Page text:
Early Pregnancy Bleeding
Updated 14-02-2021 – Lucy Walters
In your first trimester, which is the first three months of your pregnancy journey, your body starts to face some new changes, significant and dramatic, thanks to pregnancy hormones.
While you still have time to move towards maternity clothing, the many changes inside your body, in many cases, lead to early pregnancy bleeding.
When it comes to first trimester or early pregnancy bleeding, one statement you often hear from anyone and everyone would be, “it is common”! Yes, it is common, but you need to know more than that, don’t you? Well, let’s make things surrounding early pregnancy bleeding fully clear for you.
Causes of Early Pregnancy Bleeding
Several studies have revealed that one in 4, or around 20%, women experience vaginal bleeding, spotting, and/or pain during the first 12 weeks of their pregnancy. There are several causes of the same:
Implantation refers to the process when the fertilized egg implants itself to the side of your uterus or womb. This typically takes place during the first 6 to 12 days after your conception, and during this time, it is common for you to notice some spotting or light bleeding. In fact, for many women, this bleeding can occur even before they know that they are pregnant, and therefore, they mistake it for their regular menstrual bleeding.
When you are pregnant, blood flow to your cervix will increase, and when you get a Pap test or have intercourse during the time, you could experience bleeding, and this is nothing to be concerned about.
As you are probably aware, the first 12 weeks of your pregnancy is when you need to be very careful, because you are vulnerable to miscarry during this time, and spotting or light bleeding that transforms into heavy bleeding along with pain can be signs of a miscarriage. Again, it has been found that around 20% of women tend to miscarry during the early months of their pregnancy. However, in most cases, if you have listened to a heartbeat on your ultrasound, early pregnancy bleeding may not lead to miscarriage.
This is the case when a fertilized egg attaches outside the uterus, like in the fallopian tube, by mistake. While this condition is far less common, it still happens in a meager percentage of pregnancies, and it can lead to heavy bleeding.
These pregnancies need to be medically treated, as they are known to be dangerous, and other symptoms here include rectal pressure, heavy cramps, and sharp pain.
This is a rare case of pregnancy, known to happen to 1 in 1000 pregnant women. Molar pregnancy is where abnormal growth of the placenta happens due to a genetic error. In this case, the fetus will not show any signs of growth, and symptoms here include pressure or pain in the lower stomach, bright red to dark brown bleeding, and vomiting.
In some cases, your early pregnancy bleeding may not have anything to do with your pregnancy at all. It could be because of a pelvic or urinary tract infection, caused by fungi, viruses, or bacteria, and your symptoms could be: spotting or bleeding, pain in the lower stomach, itching, white discharge, and burning while urinating.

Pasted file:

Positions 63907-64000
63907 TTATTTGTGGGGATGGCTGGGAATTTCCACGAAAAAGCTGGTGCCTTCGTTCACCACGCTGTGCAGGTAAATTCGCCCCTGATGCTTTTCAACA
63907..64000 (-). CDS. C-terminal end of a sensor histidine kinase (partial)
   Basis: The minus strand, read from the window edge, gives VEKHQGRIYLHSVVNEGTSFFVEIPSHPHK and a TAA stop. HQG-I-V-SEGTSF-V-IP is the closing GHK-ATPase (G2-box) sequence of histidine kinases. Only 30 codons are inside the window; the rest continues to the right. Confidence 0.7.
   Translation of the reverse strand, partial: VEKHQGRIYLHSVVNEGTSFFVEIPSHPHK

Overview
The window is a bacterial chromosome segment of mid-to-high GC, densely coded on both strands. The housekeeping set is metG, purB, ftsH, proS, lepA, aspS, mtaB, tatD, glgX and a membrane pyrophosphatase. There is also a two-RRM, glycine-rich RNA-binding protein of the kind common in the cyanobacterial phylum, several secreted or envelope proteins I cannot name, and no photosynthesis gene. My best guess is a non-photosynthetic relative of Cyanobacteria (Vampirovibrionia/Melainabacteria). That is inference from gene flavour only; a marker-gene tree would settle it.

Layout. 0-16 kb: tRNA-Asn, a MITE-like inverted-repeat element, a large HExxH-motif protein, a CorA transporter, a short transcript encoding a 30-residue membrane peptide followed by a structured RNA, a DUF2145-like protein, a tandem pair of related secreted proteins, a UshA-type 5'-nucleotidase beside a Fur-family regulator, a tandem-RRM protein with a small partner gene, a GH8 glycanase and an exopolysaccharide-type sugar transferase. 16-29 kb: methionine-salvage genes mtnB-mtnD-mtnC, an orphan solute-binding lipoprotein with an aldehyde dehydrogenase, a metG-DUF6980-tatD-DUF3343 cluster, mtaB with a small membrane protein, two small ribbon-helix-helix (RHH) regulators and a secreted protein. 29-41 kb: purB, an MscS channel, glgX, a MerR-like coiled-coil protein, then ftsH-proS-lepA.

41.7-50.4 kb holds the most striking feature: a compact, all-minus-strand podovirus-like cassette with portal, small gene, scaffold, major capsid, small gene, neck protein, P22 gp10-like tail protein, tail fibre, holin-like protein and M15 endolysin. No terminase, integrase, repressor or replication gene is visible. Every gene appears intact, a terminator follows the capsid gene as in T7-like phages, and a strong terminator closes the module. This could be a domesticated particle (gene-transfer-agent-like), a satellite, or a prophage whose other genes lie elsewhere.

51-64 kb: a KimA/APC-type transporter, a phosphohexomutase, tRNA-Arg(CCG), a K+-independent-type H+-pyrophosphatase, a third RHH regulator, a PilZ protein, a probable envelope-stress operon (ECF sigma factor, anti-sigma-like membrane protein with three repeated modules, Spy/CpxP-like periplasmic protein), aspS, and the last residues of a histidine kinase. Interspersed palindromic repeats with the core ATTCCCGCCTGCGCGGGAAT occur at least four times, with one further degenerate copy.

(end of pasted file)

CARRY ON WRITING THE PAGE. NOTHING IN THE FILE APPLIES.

When to Seek Medical Help
If you experience any kind of bleeding during the early stages of your pregnancy, it is advisable that you see or talk to your doctor. However, you might need immediate medical help if you experience the following symptoms:
- Severe pain
- Heavy bleeding
- Vaginal discharge with tissue or clots
- Intense cramps
- High fever
What Happens Next
To find what causes the bleeding, your doctor might need you to have an ultrasound, a pelvic or vaginal examination, and/or blood tests. You will also be inquired about any other symptoms you might be experiencing, like those mentioned above.
To find the cause of your bleeding and to proceed further, your doctor may ask you the following questions:
- How far along are you?
- Is this your first pregnancy? If not, have you faced similar instances during your previous pregnancies?
- When did the bleeding start?
- How severe is the bleeding?
- What is the blood color like?
- Do you experience pain or cramps?
- Do you see clots or tissue in the blood?
- Does the blood have a foul smell?
- Do you have a fever?
- Do you have any other symptoms?
- Have you been more stressed than usual?
- Have you made any sudden changes to your physical activity?
- When did you last have intercourse? Did you experience bleeding after?
If the bleeding is not severe, you will be monitored; the doctor might ask you to wear a pad to know how much you are actually bleeding, and might also be asked to refrain from having intercourse for some time. In some cases, you might be required to stay in the hospital for observation.
Early pregnancy bleeding can be quite alarming, especially if this is your first pregnancy or your first time experiencing something like it. But, as you’ve probably heard a million times, spotting and light bleeding are normal in the first few months. Of course, you can get in touch with your doctor if you have concerns, and seek immediate medical attention if you experience serious symptoms.
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